Dr Maxwell Casely-Hayford
Lecturer in Pharmaceutical Chemistry
Dr Maxwell Casely-Hayford obtained his BSc with first class honours in Pharmaceutical Chemistry from Queen Mary, University of London in 2000. He then joined the School of Pharmacy, University of London to study for a PhD in Medicinal Chemistry under the supervision of Prof. Mark Searcey. His PhD focused on the chemical synthesis and biological evaluation of novel anti-cancer agents based on the azinomycins. Prior to joining Medway School of Pharmacy as a lecturer in Pharmaceutical Chemistry, he was a Post-Doctoral Research Fellow at the London School of Pharmacy where he worked with Profs Laurence Patterson and Mark Searcey, focusing on methodology for the solid phase synthesis of anthraquinone-peptide conjugates as AP-1 inhibitors. His expertise is in solid and solution phase synthetic organic chemistry, natural product and peptide synthesis, organic medicinal chemistry and drug DNA interactions. Maxwell teaches on the MPharm Degree Programme, he is also convener for the stage 1 chemistry and pharmaceutics course Medicines Design and Manufacture 1.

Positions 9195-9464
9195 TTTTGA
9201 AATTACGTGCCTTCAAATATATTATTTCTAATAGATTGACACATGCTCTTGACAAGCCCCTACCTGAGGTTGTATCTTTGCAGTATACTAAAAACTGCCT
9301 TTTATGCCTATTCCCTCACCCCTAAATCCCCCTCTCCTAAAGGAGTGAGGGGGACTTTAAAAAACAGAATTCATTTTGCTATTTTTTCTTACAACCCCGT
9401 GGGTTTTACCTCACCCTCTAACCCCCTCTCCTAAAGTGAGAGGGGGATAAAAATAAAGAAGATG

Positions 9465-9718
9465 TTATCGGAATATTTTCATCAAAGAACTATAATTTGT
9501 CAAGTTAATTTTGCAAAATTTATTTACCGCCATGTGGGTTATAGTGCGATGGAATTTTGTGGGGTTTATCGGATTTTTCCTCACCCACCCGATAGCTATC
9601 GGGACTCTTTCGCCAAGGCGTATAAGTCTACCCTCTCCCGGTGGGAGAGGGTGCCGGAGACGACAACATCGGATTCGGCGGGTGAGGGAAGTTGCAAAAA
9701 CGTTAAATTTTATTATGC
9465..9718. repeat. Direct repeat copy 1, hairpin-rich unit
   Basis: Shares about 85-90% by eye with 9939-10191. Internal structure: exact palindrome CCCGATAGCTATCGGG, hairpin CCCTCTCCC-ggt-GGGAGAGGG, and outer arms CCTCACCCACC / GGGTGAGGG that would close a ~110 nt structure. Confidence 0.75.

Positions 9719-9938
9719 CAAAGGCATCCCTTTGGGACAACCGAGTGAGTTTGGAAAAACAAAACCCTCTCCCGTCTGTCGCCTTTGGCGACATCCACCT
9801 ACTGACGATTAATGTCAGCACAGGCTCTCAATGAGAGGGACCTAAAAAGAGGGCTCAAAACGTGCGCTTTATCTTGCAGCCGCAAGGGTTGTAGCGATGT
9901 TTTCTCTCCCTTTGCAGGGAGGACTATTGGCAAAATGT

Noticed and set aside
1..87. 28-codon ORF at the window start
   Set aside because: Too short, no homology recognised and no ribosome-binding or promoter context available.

Molecules isolated from natural sources such as plants, animals and microorganism (both of terrestrial and marine origin) play a very important role in modern drug discovery. A significant number of clinically employed anticancer drugs e.g. Taxol® and the topoisomerase inhibitor topotecan are of natural origin. Maxwell’s research focuses on solution-phase, solid phase synthesis, multi-component reactions and the development of methodologies applied to the synthesis of biologically interesting natural products and their analogues. Therapeutic areas of interest include cancer and malaria and as such natural product targets of current interest include combretastatin A4, artemisinin and cryptophycin . The main focus of research is on: The use of natural product molecular architecture as lead for the design and synthesis of structural analogues with improved biological activity and selectivity. Biological evaluation of synthesised compounds. Interrogation of the mechanism of action of novel synthesised compounds. This research is carried out with the collaboration of Prof. Martin Michaelis (UoK, School of Biosciences), Dr Klaus Pors (Institute of Cancer Therapeutics, University of Bradford), Prof Mark Searcey’s group (UEA) and colleagues at the school.